Outcomes of Cooking Matters for Diabetes: A 6-week Randomized, Controlled Cooking and Diabetes Self-Management Education Intervention

Published:August 09, 2022DOI:



      Diabetes self-management education and support is the cornerstone of diabetes care, yet only 1 in 2 adults with diabetes attain hemoglobin A1c (HbA1c) targets. Food insecurity makes diabetes management and HbA1c control more difficult.


      Our aim was to test whether a cooking intervention with food provision and diabetes self-management education and support improves HbA1c and diabetes management.


      This was a waitlist-controlled, randomized trial.


      Participants were 48 adults with type 1 or type 2 diabetes.


      Cooking Matters for Diabetes was adapted from Cooking Matters and the American Diabetes Association diabetes self-management education and support intervention into a 6-week program with weekly food provision (4 servings).

      Main outcome measures

      Surveys (ie, Summary of Diabetes Self-Care Activities; Medical Outcomes Study Short Form Health Survey, version 1; Diet History Questionnaire III; 10-item US Adult Food Security Survey Module; and Stanford Diabetes Self-Efficacy Scale) were administered and HbA1c was measured at baseline, post intervention, and 3-month follow-up.

      Statistical analysis

      Mixed-effects linear regression models controlling for sex and study wave were used.


      Mean (SD) age of participants was 57 (12) years; 65% identified as female, 52% identified as White, 40% identified as Black, and 19 (40%) were food insecure at baseline. Intervention participants improved Summary of Diabetes Self-Care Activities general diet score (0 to 7 scale) immediately post intervention (+1.51; P = .015) and 3 months post intervention (+1.23; P = .05), and improved Medical Outcomes Study Short Form Health Survey, version 1, mental component score (+6.7 points; P = .025) compared with controls. Healthy Eating Index 2015 total vegetable component score improved at 3 months (+0.917; P = .023) compared with controls. At baseline, food insecure participants had lower self-efficacy (5.6 vs 6.9 Stanford Diabetes Self-Efficacy Scale; P = .002) and higher HbA1c (+0.77; P = .025), and demonstrated greater improvements in both post intervention (+1.2 vs +0.4 Stanford Diabetes Self-Efficacy Scale score; P = .002, and –0.12 vs +0.39 HbA1c; P = .25) compared with food secure participants.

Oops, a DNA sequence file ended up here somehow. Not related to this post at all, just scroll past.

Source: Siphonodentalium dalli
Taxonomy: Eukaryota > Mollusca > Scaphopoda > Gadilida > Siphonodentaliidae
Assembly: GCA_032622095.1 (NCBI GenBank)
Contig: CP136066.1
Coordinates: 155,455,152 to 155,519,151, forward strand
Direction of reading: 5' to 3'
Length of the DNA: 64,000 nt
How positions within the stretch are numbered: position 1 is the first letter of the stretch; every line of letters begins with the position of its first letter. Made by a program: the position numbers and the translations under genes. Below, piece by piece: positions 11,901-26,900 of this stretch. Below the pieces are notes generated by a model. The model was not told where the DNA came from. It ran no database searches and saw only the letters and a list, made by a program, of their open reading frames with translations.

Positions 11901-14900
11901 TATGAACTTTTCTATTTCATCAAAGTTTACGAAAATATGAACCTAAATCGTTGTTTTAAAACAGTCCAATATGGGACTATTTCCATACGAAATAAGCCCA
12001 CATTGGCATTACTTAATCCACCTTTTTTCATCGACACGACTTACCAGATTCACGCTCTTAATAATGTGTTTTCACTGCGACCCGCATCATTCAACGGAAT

Cooking Matters for Diabetes may be an effective method of improving diet-related self-care and health-related quality of life, especially among food insecure patients, and should be tested in larger randomized controlled trials.


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      A. Williams is a postdoctoral scholar, Division of Endocrinology, Diabetes and Metabolism, The Ohio State University College of Medicine, Columbus.


      J. C. Shrodes is a certified diabetes care and education specialist and staff dietitian, Division of Endocrinology, Diabetes and Metabolism, The Ohio State University College of Medicine, Columbus.


      J. N. Radabaugh is a graduate student, Division of Medical Dietetics, The Ohio State University College of Medicine, Columbus.


      A. Braun is an assistant professor, Department of Nutritional Sciences, School of Education and Human Sciences, Oklahoma State University, Stillwater; at the time of the study she was a postdoctoral scholar, Division of Medical Dietetics, The Ohio State University College of Medicine, Columbus.


      D. Kline is an assistant professor, Department of Biostatistics and Data Science, Division of Public Health Sciences, Wake Forest School of Medicine, Winston-Salem, NC.


      S. Zhao is a biostatistician, Center for Biostatistics, The Ohio State University College of Medicine, Columbus.


      G. Brock is an associate professor, Department of Biomedical Informatics, The Ohio State University College of Medicine, Columbus.


      T. S. Nolan is an assistant professor, The Ohio State University College of Nursing, Columbus.


      J. A. Garner is an assistant professor, The School of Health and Rehabilitation Sciences, The Ohio State University College of Medicine and The John Glenn College of Public Affairs, The Ohio State University, Columbus.


      C. K. Spees is an associate professor, Division of Medical Dietetics, The Ohio State University College of Medicine, Columbus.


      J. J. Joseph is an assistant professor, The Ohio State University College of Medicine, Columbus.

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